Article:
Must read for those who have had LIBOR-based adjustable rate notes.
It has recently become public knowledge that the London Interbank Offered Rate (Libor) has been misreported by banks. Such misreporting is generally thought to have begun in about 2005. In fact, such misreporting has been common since at least 1991. Moreover, corruption in the interest-rate markets has been aided and abetted by official institutions.
In 1991, I began trading for an investment bank, Morgan Stanley, in London. I was trading bonds, derivatives, and related securities. One of those securities was based on the 3-month Libor rate, i.e. the interest rate at which banks can borrow money for 3 months, on the interbank market. Morgan Stanley does not trade on the interbank market; so I could not directly borrow or loan money at Libor rates. What I could do, however, was trade a “futures contract” on the 3-month Libor rate.
As an example of how a futures contract works, consider the following. Suppose that we are concerned about 3-month Libor rates increasing in the future; in particular, we are concerned about what the 3-month rate will be in September. If that 3-month rate is currently, say, 1%, we can contract today to effectively lock in that rate. If, come September, the actual 3-month rate is 2%, then our contract will ensure that we can still borrow at 1%. Such a contract is a futures contract.
Trading the futures contract
Futures contracts on 3-month Libor were, and are, heavily traded on the London International Financial Futures Exchange (Liffe, now part of NYSE Euronext). There was a standard contract for the month of September. That contract had its rate settled on the third Wednesday of the month, at 11 AM.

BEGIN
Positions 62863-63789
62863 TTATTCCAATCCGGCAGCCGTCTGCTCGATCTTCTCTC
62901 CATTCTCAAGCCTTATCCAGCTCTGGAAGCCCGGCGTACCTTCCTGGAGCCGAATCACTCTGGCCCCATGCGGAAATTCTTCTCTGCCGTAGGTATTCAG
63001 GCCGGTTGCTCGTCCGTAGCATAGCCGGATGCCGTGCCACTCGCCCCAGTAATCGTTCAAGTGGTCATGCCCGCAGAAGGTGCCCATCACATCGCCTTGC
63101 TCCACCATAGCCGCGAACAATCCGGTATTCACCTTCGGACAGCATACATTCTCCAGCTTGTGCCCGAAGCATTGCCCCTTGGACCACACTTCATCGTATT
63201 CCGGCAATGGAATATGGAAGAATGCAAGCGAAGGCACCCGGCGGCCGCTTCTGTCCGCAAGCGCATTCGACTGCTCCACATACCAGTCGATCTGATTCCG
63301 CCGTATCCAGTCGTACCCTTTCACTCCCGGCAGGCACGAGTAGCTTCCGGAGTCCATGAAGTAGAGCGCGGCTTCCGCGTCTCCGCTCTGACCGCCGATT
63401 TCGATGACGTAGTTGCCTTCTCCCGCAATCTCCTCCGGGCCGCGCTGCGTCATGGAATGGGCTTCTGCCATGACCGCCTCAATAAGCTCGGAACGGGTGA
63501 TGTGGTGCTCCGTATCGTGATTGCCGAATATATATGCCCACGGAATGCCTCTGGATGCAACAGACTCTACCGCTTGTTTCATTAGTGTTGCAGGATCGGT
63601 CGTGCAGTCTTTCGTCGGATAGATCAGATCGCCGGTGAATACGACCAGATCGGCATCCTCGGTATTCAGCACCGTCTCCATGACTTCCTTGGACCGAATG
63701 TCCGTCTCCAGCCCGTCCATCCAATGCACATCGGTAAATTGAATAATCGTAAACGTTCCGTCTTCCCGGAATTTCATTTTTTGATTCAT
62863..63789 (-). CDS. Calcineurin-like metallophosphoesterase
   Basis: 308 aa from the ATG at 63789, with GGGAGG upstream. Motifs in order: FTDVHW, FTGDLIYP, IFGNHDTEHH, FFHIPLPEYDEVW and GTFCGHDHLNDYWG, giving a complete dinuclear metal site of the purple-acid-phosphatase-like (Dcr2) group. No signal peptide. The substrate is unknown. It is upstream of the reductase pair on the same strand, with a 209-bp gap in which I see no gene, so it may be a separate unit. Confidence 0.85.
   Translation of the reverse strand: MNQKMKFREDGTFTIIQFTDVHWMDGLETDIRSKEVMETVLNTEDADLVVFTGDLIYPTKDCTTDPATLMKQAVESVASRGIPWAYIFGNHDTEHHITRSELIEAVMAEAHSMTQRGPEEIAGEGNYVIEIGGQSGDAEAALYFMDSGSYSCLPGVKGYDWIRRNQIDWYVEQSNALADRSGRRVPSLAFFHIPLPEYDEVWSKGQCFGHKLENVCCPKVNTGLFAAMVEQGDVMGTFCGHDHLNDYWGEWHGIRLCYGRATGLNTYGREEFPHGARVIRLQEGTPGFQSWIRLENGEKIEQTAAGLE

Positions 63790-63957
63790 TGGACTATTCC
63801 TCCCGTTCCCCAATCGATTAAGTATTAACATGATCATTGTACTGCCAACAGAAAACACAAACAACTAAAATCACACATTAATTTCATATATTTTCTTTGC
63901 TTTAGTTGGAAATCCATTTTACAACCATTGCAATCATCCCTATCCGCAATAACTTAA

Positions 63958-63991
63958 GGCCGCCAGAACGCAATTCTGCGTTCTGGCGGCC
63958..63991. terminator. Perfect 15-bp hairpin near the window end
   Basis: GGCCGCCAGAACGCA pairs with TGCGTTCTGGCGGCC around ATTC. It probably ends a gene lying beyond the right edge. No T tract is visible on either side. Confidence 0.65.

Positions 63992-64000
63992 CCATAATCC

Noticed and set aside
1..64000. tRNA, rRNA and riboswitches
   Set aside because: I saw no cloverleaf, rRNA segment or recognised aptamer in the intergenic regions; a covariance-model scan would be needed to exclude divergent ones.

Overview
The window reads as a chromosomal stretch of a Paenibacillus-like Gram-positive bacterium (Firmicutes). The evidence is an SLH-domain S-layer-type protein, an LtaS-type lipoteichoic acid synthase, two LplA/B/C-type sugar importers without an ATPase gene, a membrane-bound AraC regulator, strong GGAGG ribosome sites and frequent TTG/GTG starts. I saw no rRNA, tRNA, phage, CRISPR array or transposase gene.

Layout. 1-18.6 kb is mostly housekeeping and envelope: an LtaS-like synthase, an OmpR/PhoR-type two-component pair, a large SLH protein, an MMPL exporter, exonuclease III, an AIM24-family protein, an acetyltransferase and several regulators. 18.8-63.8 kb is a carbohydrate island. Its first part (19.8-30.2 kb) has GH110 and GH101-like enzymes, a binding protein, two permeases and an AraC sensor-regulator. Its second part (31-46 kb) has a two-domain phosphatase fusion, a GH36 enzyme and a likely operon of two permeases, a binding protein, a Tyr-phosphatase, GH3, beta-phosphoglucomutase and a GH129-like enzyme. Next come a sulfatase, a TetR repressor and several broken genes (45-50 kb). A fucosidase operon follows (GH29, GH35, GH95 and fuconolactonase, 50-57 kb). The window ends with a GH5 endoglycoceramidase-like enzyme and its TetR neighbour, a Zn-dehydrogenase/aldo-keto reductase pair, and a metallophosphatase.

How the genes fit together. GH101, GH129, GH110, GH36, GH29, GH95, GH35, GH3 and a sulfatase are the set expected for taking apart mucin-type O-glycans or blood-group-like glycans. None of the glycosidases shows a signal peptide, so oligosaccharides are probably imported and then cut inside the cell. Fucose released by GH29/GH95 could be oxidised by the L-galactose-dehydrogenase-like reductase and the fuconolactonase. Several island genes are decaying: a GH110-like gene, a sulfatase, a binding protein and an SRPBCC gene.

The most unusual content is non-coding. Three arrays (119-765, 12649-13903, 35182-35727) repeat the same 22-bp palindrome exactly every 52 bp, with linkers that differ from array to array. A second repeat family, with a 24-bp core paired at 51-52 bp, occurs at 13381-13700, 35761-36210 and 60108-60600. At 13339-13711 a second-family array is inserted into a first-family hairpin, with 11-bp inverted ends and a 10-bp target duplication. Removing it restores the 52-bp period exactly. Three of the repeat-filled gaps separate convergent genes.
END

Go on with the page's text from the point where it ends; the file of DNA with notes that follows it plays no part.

In 1991, I had live trading screens that showed the Libor rates. In September of that year, on the third Wednesday, at 11 AM, I watched those screens, to see where the futures contract would settle. Shortly afterwards, Liffe announced the settlement rate. The announced rate was different from what had been shown on my screens, by a few hundredths of a percent.
As a result, I lost money. The amount was insignificant for me, but I believed that I had been defrauded, and I complained to Liffe. Liffe explained that the settlement rate was not determined by what rates actually were in the market. Instead, the British Bankers’ Association polled selected banks, asking them what the rates were. The highest and lowest reported rates were discarded, and the rest were averaged, giving the settlement rate. Liffe explained that, in doing this, they were adhering to the terms of the contract.
I talked with some of my more experienced colleagues about this. My colleagues told me that the banks misreported the Libor rates in a way that would generally bring them profits. I had been unaware of that, as I was relatively new to financial trading. My naivety seemed to be humorous to my colleagues.
Simply put, then, misreporting of Libor rates has been common practice since at least 1991. Although the difference between the reported rate and the actual rate might seem small, the total amount of money involved is material, given that Libor rates affect contracts worth hundreds of trillions. Also important is what such misreporting says about the culture.